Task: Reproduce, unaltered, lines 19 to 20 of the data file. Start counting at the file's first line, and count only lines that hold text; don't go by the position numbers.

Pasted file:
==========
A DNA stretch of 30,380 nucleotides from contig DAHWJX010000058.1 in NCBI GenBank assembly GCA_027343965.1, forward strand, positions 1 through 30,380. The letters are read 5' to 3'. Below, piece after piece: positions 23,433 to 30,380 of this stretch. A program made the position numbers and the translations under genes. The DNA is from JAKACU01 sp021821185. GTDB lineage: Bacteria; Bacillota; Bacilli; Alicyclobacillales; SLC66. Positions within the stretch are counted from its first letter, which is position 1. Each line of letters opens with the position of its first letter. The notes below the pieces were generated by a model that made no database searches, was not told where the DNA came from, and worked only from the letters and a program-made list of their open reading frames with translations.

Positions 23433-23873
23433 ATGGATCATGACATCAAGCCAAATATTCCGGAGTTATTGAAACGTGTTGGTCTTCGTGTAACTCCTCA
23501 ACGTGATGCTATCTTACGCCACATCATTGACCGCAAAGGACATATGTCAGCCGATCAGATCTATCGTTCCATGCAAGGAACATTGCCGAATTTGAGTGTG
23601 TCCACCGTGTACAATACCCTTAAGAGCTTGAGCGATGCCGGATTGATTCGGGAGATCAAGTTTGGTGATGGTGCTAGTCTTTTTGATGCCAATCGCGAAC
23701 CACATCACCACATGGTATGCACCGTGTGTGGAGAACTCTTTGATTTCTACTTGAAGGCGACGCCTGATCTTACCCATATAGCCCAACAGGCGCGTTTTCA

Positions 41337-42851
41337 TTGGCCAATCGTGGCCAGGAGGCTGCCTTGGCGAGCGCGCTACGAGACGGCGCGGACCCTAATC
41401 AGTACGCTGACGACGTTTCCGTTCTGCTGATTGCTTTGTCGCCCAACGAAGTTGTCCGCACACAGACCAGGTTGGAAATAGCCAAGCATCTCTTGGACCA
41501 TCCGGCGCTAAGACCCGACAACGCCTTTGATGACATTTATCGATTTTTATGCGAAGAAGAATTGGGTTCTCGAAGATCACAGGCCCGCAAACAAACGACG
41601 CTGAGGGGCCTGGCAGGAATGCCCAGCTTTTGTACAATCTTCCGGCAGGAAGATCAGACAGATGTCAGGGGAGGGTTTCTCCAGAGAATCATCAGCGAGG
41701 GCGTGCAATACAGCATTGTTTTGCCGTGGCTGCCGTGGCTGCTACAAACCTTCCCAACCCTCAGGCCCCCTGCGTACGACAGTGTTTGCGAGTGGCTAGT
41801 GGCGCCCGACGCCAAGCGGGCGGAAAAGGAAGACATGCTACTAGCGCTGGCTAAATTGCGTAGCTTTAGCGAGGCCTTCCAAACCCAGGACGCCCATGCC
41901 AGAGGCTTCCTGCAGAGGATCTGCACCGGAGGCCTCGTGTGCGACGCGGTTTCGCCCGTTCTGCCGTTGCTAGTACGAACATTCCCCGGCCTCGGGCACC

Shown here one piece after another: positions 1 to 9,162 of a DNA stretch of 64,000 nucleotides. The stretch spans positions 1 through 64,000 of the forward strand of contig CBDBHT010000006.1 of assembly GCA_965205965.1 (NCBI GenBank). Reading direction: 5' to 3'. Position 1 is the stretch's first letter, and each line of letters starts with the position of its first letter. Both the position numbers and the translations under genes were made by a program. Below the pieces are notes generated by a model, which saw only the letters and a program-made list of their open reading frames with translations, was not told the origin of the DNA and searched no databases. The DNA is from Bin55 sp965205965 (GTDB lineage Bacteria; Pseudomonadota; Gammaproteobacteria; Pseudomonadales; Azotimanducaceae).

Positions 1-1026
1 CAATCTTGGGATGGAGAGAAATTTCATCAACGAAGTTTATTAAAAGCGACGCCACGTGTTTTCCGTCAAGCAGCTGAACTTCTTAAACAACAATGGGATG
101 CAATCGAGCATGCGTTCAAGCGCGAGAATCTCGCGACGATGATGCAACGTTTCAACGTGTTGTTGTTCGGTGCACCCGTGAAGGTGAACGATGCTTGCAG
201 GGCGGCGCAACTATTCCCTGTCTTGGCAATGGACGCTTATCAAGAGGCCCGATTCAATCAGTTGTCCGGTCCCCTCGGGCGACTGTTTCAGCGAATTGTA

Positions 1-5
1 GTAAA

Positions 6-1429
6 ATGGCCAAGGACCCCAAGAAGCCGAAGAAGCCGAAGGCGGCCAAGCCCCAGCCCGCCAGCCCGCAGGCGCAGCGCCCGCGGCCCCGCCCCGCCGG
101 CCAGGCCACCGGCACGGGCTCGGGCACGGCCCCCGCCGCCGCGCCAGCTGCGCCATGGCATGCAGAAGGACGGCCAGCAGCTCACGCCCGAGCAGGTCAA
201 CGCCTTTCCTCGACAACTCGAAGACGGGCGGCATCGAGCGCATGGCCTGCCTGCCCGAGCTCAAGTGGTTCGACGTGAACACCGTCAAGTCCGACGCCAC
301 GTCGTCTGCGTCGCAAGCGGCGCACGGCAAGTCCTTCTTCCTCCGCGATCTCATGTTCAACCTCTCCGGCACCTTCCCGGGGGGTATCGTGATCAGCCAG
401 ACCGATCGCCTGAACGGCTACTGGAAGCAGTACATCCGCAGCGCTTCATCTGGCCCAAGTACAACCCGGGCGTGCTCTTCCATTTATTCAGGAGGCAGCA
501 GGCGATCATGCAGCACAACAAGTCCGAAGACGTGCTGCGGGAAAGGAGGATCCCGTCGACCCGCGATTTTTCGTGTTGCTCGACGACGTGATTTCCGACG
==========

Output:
201 GGCGGCGCAACTATTCCCTGTCTTGGCAATGGACGCTTATCAAGAGGCCCGATTCAATCAGTTGTCCGGTCCCCTCGGGCGACTGTTTCAGCGAATTGTA

Positions 1-5